In most of the US the minimum wage (guaranteed pay) is lower for certain occupations because they’re tipped:

    Personally, I believe that hefty contributions to certain charities is much more effective on poverty than perpetuating a system that lowers the guaranteed wages of the less fortunate. Of course, it’s not as personally rewarding, but doing the right thing often isn’t.

  10. @46 I agree with your summary:the true gripe here is that Marriott is uncouthly shaking its guests down so they can avoid “socially responsible” wages as their own baseline.

  11. First of all, many have taken on the assumption that Marriott will lower wages now. But there is no proof of that; what we do know is that Maria Shriver has gotten Marriott Hotels to participate in International Housekeepers Week/Month. She probably was just trying to help raise awareness, but in most of you, she has raised bitterness.

    Now some of you are perturbed at the bellman, or the hotel restaurant, or the rate the hotel charges, or the custom of tipping itself – and so you punish the housekeeper.

    Some of you believe that, as a minimum wage job, it’s by definition only meant to be temporary. But that belief ignores the fact that in this economy many adults are trapped in low to minimum wage jobs permanently. I mean, even if it is at SeaTac, and your housekeeper gets $15/hour, that’s only $600/week if they let him/her work full-time (they may be trying to skirt Obamacare). Or if there’s a union in NYC and they make $800/week – Believe me that’s not enough to live on in NYC.

    You are free to choose to tip or not to tip, but please don’t be angry with your housekeeper, or for that matter with Marriott – over this simple campaign to raise awareness for the people who clean your room.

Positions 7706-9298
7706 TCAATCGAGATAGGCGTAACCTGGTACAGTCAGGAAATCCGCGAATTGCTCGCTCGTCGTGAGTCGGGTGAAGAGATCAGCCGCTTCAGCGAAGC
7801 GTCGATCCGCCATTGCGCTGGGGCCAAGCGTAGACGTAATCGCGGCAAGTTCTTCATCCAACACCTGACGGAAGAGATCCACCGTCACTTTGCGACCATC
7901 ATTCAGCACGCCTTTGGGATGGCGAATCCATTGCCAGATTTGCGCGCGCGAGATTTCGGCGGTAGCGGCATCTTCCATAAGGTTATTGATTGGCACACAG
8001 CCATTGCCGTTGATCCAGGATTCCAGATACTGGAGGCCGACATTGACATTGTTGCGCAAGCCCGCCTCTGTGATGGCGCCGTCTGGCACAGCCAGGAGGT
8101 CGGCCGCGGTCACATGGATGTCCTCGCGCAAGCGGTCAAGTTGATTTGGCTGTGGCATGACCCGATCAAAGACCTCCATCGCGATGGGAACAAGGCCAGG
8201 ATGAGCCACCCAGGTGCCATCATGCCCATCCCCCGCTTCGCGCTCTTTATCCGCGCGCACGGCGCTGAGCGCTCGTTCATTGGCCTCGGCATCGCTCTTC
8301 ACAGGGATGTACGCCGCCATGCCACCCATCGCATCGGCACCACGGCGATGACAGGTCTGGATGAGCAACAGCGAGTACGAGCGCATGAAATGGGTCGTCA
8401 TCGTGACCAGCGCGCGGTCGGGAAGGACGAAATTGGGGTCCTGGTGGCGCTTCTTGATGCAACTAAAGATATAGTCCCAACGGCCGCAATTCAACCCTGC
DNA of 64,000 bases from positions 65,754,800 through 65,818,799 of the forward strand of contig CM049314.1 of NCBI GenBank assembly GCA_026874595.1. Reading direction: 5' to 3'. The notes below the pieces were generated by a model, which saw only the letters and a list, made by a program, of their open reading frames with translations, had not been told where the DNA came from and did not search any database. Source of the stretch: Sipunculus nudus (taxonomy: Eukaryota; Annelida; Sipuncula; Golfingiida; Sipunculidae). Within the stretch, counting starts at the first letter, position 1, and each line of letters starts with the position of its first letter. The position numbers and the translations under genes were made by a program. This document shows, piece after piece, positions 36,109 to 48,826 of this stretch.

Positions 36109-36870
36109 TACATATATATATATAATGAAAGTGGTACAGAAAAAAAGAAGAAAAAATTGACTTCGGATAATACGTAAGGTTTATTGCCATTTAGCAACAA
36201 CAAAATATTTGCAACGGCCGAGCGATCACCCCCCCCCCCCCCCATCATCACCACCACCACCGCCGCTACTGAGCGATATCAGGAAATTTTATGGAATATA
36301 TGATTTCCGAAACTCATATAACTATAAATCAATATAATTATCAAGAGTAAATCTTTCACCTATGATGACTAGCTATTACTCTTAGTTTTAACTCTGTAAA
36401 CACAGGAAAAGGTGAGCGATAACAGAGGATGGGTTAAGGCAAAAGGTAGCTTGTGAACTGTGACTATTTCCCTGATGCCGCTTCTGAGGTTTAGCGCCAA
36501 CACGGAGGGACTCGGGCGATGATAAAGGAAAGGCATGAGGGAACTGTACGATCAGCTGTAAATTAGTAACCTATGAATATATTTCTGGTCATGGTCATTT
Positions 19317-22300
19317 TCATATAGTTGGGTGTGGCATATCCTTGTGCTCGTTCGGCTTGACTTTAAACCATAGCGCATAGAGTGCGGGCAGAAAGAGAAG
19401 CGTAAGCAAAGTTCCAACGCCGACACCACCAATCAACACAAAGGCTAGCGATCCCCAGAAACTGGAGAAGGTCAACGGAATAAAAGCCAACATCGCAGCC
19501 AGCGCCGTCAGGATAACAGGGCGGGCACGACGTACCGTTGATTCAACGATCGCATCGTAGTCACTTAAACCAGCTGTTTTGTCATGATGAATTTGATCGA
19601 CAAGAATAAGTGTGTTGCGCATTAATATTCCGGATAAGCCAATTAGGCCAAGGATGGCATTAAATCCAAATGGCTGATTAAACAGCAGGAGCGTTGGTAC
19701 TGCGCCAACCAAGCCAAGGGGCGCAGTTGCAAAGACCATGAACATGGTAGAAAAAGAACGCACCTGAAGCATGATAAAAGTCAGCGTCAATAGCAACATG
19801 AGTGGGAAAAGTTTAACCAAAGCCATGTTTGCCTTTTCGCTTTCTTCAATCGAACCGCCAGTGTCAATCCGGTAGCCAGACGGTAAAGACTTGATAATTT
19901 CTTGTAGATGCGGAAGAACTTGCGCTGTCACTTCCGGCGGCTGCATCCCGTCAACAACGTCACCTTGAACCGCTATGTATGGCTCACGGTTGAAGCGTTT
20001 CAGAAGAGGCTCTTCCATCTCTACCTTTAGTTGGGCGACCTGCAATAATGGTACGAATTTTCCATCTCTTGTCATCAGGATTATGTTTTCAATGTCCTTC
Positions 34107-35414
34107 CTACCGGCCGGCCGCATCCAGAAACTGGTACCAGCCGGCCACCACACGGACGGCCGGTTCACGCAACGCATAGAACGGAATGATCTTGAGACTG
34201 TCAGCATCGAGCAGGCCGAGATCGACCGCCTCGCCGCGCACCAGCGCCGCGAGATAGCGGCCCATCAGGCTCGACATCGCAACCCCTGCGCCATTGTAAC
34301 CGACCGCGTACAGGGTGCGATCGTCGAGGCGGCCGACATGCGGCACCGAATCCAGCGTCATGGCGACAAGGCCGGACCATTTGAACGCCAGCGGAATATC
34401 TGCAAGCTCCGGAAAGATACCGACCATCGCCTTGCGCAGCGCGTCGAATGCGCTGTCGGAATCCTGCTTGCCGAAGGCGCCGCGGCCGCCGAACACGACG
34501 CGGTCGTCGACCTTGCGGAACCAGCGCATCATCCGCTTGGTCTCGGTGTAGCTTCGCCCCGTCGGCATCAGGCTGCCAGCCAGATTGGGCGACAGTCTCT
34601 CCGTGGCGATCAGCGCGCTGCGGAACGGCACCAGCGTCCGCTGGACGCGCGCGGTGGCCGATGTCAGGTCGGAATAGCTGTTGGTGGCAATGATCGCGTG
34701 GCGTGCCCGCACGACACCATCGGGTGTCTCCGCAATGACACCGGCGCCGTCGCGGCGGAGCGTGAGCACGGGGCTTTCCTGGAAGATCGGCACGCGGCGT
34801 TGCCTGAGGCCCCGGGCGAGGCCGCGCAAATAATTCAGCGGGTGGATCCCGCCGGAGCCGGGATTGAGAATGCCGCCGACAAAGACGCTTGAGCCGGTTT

12. @Scott T–I am certainly not annoyed with housekeepers but am certainly annoyed with Marriott. There are a tremendous number of staff around the hotel who contribute to a pleasant stay for a guest. Most of them get no awareness or appreciation from guests. In your life there are plenty of people who do hard jobs that improve your quality of life who do not earn much at all. The solution is not to have a hundred different envelopes in a guest room and dropped off at your house so you can recognize each of these people. The solution is to pay people a living wage to do a hard job. However, every time the topic of increasing the minimum wage comes up, it exactly corporations like Marriott that fight tooth and nail against it. It is not good for society to have an underclass of people dependent on hand outs to have a decent standard of life.

  13. Of course you tip the housekeeping staff who cleaned your room! If you don’t–then don’t tip your hairdresser (some pay the owner of the shop a portion of their fees), coffee shop barista (they make at least minimum wage), newspaper delivery person, etc. The staff that cleans all your mess up in hotel/motel/inn rooms do NOT make serious money. They, like many other low-wage earners depend upon tips. (In Mass. wait staff at restaurants make just $2.63/hour–the rest of their wages depend upon tips!!) Hubby and I used to put out one tip at the end of our stay–OOPS! Didn’t realize that the housekeeper may not be the same person each day for the room we stay in. So, now we leave out a few dollars each day before we leave the room to go explore the city we are in.

  14. At this point in 2014 I think we all need to accept that the tipping “culture” is here to stay in the US. As they say, it is what it is. You may think you’re subsidizing the pay of a service industry worker by tipping when it should be the company’s duty, but… aren’t the French subsidizing 8+ weeks of paid vacation for their workers via their tax burden? 6 of one, half dozen of the other…